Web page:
Robe à l’anglaise

Robe à l’anglaise (2021-) is an ongoing photographic series that negotiates my lived experience as a “mestizo” (i.e. a person of “mixed” Filipino descent). This is primarily managed by wearing a costume based on the 18th century dress known as a robe à l’anglaise (lit. “English dress”). The choice of dress in this context refers to colonialist legacies in contemporary cultures. For instance, the symbiosis of the robe à l’anglaise with my physical body speaks to the treatment of people considered “mixed race” in a postcolonial world.

In the colonialist mindset, “mixed race” people are treated as the physical product of interracial relations. As such, their presence disturbs a status quo that relies on the separation of people according to conceptions of “race”. Accordingly, “mixed race” people have been framed as anomalies and subjected to assimilation practices to erase their perceived in-betweenness. As a “mestizo”, my donning of the robe à l’anglaise – the aptly named dress once favoured by a colonialist elite – in contemporary settings speaks to the legacy of such practices in the modern period.

Moreover, the series reflects the reduction of “mixed race” people into commodities. This concern is managed by the composition of the photographs as they refer to the aesthetic conventions of European art since the colonial period. For instance, “mestizo” people of European descent are both idealised and objectified in the Philippines as a form of capital given their connection to “whiteness”. In other words, “mestizo” of European descent are commodified for their connection to the elite of colonialist social systems. This experience connects with the way that Western art conventions remain dominant while their corresponding market power commodifies their subjects in the process. As such, the composition of the images both suggests and demonstrates the Eurocentric conventions that objectify the project’s subject in a capitalist-colonialist system.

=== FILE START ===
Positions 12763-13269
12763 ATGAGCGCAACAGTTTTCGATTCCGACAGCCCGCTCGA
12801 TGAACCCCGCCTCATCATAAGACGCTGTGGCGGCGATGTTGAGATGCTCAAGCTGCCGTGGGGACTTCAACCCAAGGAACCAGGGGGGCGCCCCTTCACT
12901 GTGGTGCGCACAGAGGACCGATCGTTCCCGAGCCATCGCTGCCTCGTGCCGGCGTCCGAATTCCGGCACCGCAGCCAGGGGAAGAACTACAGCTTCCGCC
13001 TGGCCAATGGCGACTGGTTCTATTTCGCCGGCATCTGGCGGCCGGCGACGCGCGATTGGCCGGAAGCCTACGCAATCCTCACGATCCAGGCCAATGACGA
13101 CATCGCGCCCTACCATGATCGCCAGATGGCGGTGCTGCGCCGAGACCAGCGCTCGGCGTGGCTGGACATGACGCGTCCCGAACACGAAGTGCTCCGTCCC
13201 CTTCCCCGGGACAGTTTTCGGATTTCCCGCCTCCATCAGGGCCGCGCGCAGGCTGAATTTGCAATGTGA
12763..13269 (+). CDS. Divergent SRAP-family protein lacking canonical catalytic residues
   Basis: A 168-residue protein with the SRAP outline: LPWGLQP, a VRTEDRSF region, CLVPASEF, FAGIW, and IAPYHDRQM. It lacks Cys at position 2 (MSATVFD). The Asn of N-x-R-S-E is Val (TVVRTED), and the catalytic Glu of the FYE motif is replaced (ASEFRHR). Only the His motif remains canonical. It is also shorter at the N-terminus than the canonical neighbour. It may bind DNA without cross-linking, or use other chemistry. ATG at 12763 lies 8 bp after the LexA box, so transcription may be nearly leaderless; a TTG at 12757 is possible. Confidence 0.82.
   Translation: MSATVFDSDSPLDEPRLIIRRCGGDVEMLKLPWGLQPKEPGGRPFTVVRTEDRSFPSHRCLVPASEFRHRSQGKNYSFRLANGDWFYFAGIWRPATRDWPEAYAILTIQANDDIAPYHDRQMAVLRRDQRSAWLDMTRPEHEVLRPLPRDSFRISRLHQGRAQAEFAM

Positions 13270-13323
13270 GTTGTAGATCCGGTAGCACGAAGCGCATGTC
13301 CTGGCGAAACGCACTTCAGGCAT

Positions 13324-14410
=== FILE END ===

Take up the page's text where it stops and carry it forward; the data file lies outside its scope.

Nonetheless, the series may also undermine the colonialist legacies that it conveys. This is because the photographs manage an ever increasing collection of material that speak to a variety of identities, stories, and experiences. In other words, a multifaceted reading of the images can subvert the colonialist legacies that objectify the subject therein. For instance, the identity of the subject is transformed as they interact with different objects and take on different roles across changing contexts. Thus, the subject can achieve significance beyond the colonialist paradigm. This is an objective of my art practice generally.

Overall, Robe à l’anglaise may pose a number of questions about identity in contemporary cultures. How much has colonialism affected our understanding of identity? Is “mixed race” redundant or does it remain relevant in the modern period? Can we live without separatist notions of cultural identity or do we rely on them in a capitalist system?

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